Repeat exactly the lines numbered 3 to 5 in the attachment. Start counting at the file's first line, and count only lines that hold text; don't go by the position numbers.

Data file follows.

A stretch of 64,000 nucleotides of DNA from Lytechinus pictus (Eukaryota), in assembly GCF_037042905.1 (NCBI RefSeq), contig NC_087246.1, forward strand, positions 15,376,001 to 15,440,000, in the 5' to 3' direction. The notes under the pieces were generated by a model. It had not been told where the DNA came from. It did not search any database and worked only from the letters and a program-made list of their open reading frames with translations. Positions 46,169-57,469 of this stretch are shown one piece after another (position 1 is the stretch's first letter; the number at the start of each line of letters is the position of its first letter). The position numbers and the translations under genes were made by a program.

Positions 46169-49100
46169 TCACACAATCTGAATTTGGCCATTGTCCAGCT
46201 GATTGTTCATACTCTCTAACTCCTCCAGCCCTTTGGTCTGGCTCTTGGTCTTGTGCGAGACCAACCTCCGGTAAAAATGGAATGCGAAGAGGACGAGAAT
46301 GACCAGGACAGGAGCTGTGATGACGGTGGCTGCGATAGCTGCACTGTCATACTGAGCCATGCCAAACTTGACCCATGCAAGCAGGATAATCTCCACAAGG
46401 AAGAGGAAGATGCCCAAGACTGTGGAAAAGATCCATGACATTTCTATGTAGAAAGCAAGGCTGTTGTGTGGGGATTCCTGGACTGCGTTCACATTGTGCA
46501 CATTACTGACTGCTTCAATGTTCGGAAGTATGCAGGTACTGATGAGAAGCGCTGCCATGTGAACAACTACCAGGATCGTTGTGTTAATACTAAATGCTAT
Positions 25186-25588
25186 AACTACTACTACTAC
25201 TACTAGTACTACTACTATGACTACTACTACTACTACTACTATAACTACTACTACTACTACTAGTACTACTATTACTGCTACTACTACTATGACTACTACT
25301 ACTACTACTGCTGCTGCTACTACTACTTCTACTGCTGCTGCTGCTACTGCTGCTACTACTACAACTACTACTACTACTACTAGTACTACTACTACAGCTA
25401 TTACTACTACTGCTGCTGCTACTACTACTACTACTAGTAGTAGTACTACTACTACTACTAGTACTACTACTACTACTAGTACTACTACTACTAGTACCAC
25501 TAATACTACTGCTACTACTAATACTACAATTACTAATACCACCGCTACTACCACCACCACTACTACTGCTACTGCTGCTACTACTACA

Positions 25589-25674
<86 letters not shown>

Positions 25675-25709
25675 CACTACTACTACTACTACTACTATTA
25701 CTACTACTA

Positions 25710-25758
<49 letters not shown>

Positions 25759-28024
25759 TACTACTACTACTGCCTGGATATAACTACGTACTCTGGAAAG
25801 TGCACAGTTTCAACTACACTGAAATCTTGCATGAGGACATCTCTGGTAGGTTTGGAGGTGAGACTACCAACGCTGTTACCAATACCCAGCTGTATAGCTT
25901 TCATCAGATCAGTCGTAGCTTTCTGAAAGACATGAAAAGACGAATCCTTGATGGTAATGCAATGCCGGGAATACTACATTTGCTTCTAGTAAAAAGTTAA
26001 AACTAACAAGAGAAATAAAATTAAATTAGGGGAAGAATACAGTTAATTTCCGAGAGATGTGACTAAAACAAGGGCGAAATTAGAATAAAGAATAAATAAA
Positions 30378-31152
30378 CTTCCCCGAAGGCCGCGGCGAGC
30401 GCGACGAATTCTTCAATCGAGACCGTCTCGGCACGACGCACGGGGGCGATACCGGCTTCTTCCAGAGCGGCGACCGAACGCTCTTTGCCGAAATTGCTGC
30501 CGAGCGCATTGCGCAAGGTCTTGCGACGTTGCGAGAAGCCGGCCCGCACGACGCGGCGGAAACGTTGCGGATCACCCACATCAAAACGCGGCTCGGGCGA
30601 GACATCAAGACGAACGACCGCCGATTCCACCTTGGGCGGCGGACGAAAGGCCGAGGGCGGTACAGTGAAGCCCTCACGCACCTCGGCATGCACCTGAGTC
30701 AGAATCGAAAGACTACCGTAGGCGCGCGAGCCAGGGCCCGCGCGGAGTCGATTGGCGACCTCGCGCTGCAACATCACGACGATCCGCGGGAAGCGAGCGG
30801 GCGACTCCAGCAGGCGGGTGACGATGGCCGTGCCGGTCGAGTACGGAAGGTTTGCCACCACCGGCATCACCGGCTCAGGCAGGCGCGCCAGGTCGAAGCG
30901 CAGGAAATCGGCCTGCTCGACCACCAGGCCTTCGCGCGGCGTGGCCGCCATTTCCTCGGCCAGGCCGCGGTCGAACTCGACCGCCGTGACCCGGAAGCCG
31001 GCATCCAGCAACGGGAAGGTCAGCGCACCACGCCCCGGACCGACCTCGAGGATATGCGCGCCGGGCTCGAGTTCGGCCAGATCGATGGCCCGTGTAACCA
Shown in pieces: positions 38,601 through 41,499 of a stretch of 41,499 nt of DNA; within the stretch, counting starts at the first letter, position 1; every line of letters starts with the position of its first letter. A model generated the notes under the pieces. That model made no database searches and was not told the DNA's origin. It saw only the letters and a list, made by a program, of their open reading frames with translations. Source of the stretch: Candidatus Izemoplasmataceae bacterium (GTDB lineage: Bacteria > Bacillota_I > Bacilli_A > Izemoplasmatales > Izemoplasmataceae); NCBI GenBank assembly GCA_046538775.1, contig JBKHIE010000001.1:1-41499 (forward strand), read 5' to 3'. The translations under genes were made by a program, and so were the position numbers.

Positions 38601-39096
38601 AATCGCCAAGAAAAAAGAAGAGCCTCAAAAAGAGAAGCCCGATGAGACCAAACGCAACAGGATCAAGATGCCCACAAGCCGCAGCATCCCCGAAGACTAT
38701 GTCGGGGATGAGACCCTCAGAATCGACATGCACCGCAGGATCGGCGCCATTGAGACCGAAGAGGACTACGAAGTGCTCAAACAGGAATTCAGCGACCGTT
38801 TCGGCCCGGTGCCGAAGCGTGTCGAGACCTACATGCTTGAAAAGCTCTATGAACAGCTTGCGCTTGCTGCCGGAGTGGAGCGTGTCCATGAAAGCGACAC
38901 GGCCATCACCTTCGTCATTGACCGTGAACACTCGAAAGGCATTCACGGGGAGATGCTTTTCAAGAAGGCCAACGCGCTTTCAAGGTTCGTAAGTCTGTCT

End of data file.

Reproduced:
46169 TCACACAATCTGAATTTGGCCATTGTCCAGCT
46201 GATTGTTCATACTCTCTAACTCCTCCAGCCCTTTGGTCTGGCTCTTGGTCTTGTGCGAGACCAACCTCCGGTAAAAATGGAATGCGAAGAGGACGAGAAT
46301 GACCAGGACAGGAGCTGTGATGACGGTGGCTGCGATAGCTGCACTGTCATACTGAGCCATGCCAAACTTGACCCATGCAAGCAGGATAATCTCCACAAGG